HERE is a link to King County Property Tax information from the County website.
HERE is a link to a further detailed explanation.
The Assessor’s Office has several instructional videos as well as a FAQ Page:
eAppeals: How to File an Appeal Online
King County @ Your Service – Assessor
How Property Assessments Work?
First create an eAppeals account and then click Research Appeal so find and select up to 8 comparables. WARNING: This is a place to start. None may be in range or compare that closely to your home.
Tips for filing an appeal which must be within 60 days of the mailing date printed on your Official Property Value Notice Card. Please email me a PDF of the Card if you want me to assist you.
It contains what I have learned from assisting previous clients with appeals.
You can’t appeal for next year until the Official Property Value Notice Card is mailed to you. Property taxes are paid in arrears. That means you could appeal for next year only in the 60-day window after the date on the Card, if you had true sales comparables from October to December of last year (to estimate January 1st value for this year which is used to compute next year’s property taxes). Comparable values must be significantly less than your Assessed Value. Zillow has a good guide for how to find comparables.
For example, the Card you receive in 2022 is for 2023 taxes. The valuation date is January 01, 2022 for 2023 taxes. Comparables relevant to the valuation date value are going to be between October and December of 2021 – not on or after January 01, 2022. That means you will be looking several months back to find comparables, which can be challenging.
Finding comparables is outside the scope of legal services. I can advise you on the merits of the information you find, and assist you in submitting the appeal.
Here is a link to a video from the King County Assessor with a process overview.
File online using eAppeals! This will allow you to check on the current status of your appeal at any time and allow you to instantly view appeal related documents sent to you by the Board of Equalization and the King County Assessor.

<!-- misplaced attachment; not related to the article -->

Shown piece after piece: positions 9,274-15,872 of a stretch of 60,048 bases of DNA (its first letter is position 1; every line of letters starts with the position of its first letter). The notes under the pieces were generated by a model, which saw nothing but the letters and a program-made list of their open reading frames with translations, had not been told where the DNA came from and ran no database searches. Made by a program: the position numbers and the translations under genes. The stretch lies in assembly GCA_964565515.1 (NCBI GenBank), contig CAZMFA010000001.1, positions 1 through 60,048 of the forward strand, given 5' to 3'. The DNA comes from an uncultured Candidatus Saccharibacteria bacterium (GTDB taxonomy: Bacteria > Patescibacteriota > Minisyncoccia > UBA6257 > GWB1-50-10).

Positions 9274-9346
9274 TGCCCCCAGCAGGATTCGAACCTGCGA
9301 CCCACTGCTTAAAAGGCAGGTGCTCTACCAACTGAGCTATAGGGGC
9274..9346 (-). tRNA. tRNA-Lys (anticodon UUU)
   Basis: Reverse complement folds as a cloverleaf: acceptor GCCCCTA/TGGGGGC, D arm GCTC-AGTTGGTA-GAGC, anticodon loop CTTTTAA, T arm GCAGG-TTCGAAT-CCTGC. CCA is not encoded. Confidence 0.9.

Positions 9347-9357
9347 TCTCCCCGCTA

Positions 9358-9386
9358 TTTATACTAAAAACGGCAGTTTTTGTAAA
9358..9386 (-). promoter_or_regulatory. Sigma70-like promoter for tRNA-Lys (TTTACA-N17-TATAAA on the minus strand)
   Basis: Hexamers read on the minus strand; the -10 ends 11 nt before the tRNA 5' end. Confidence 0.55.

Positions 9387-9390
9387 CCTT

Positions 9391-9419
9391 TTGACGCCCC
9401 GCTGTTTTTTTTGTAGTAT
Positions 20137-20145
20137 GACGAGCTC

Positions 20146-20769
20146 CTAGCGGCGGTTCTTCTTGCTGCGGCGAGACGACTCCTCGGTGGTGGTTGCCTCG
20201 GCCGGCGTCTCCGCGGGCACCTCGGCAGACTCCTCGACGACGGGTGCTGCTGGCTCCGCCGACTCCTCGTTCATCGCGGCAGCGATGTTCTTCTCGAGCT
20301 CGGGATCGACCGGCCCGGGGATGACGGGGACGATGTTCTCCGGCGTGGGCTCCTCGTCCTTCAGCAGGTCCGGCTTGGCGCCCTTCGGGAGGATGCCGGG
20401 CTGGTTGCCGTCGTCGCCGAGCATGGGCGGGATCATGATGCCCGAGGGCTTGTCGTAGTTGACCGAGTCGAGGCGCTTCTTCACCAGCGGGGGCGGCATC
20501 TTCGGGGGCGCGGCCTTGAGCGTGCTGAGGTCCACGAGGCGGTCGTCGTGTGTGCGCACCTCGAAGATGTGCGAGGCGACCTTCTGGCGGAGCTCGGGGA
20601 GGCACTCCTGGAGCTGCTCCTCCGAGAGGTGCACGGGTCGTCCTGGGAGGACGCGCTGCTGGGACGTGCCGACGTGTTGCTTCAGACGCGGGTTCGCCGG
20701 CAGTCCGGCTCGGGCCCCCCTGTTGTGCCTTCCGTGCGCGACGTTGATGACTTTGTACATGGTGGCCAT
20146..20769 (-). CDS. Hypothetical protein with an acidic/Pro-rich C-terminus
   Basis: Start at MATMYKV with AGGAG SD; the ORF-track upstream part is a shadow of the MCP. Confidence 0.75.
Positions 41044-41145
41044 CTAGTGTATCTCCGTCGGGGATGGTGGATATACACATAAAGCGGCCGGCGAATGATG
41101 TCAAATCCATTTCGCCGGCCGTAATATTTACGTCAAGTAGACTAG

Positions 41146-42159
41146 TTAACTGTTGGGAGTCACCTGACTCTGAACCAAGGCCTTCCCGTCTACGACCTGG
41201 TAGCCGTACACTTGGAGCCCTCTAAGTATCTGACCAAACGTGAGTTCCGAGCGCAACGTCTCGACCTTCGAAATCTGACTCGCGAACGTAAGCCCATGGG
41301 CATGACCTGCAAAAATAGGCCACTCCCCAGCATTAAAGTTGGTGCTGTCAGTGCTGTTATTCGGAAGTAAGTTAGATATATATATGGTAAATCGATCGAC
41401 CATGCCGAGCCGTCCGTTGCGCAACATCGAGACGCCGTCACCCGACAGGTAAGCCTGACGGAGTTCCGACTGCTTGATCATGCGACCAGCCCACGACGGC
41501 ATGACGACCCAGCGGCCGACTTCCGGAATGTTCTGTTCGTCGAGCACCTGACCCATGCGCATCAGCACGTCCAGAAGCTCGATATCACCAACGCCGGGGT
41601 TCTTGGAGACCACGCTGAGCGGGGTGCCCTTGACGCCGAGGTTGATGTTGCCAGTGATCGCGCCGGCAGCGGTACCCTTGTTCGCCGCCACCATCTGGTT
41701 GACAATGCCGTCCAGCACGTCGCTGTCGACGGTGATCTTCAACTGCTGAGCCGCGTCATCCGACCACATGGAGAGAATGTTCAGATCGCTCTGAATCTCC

Include all evidence with your appeal, or submit it as soon as possible. An early submission will increase the possibility of receiving a reduction offer from the Assessor without having to attend a hearing. Examples of useful types of evidence include but are not limited to:
Sales info of similar properties with sales dates close to the valuation date (January 1st)
Professional cost estimates to fix any structural defects or maintenance issues
Recorded documents that reference any easements or other restrictions on the property
Official communications or documentation from city, county, or an environmental agency confirming environmentally critical areas exist on the site, and/ or any development limitations affecting the property
In order to succeed on a valuation appeal you need to have at least two comparables from December to October of the previous year, since the valuation is based on January 1st, that are both at least 10% below the value of your home. Comparables in December are given the most weight, with decreasing weight given for each month further away from the January 1st valuation date. That is why comparables not in the fourth quarter of the year have little value.